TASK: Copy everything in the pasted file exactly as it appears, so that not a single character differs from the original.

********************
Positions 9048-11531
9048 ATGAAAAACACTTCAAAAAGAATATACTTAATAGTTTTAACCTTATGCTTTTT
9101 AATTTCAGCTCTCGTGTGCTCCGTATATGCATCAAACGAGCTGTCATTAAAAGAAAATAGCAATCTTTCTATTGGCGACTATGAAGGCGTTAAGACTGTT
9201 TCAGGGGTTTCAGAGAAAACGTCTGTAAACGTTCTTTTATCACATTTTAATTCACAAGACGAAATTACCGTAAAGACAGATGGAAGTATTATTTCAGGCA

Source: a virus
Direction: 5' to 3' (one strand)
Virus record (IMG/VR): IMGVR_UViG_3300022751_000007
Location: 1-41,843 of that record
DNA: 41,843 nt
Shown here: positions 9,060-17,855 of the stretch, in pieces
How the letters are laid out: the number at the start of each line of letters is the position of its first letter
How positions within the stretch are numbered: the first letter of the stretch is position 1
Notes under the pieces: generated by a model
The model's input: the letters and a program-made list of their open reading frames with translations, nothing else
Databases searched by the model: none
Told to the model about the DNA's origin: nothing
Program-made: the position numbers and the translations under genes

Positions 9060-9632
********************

Positions 9048-11531
9048 ATGAAAAACACTTCAAAAAGAATATACTTAATAGTTTTAACCTTATGCTTTTT
9101 AATTTCAGCTCTCGTGTGCTCCGTATATGCATCAAACGAGCTGTCATTAAAAGAAAATAGCAATCTTTCTATTGGCGACTATGAAGGCGTTAAGACTGTT
9201 TCAGGGGTTTCAGAGAAAACGTCTGTAAACGTTCTTTTATCACATTTTAATTCACAAGACGAAATTACCGTAAAGACAGATGGAAGTATTATTTCAGGCA

Source: a virus
Direction: 5' to 3' (one strand)
Virus record (IMG/VR): IMGVR_UViG_3300022751_000007
Location: 1-41,843 of that record
DNA: 41,843 nt
Shown here: positions 9,060-17,855 of the stretch, in pieces
How the letters are laid out: the number at the start of each line of letters is the position of its first letter
How positions within the stretch are numbered: the first letter of the stretch is position 1
Notes under the pieces: generated by a model
The model's input: the letters and a program-made list of their open reading frames with translations, nothing else
Databases searched by the model: none
Told to the model about the DNA's origin: nothing
Program-made: the position numbers and the translations under genes

Positions 9060-9632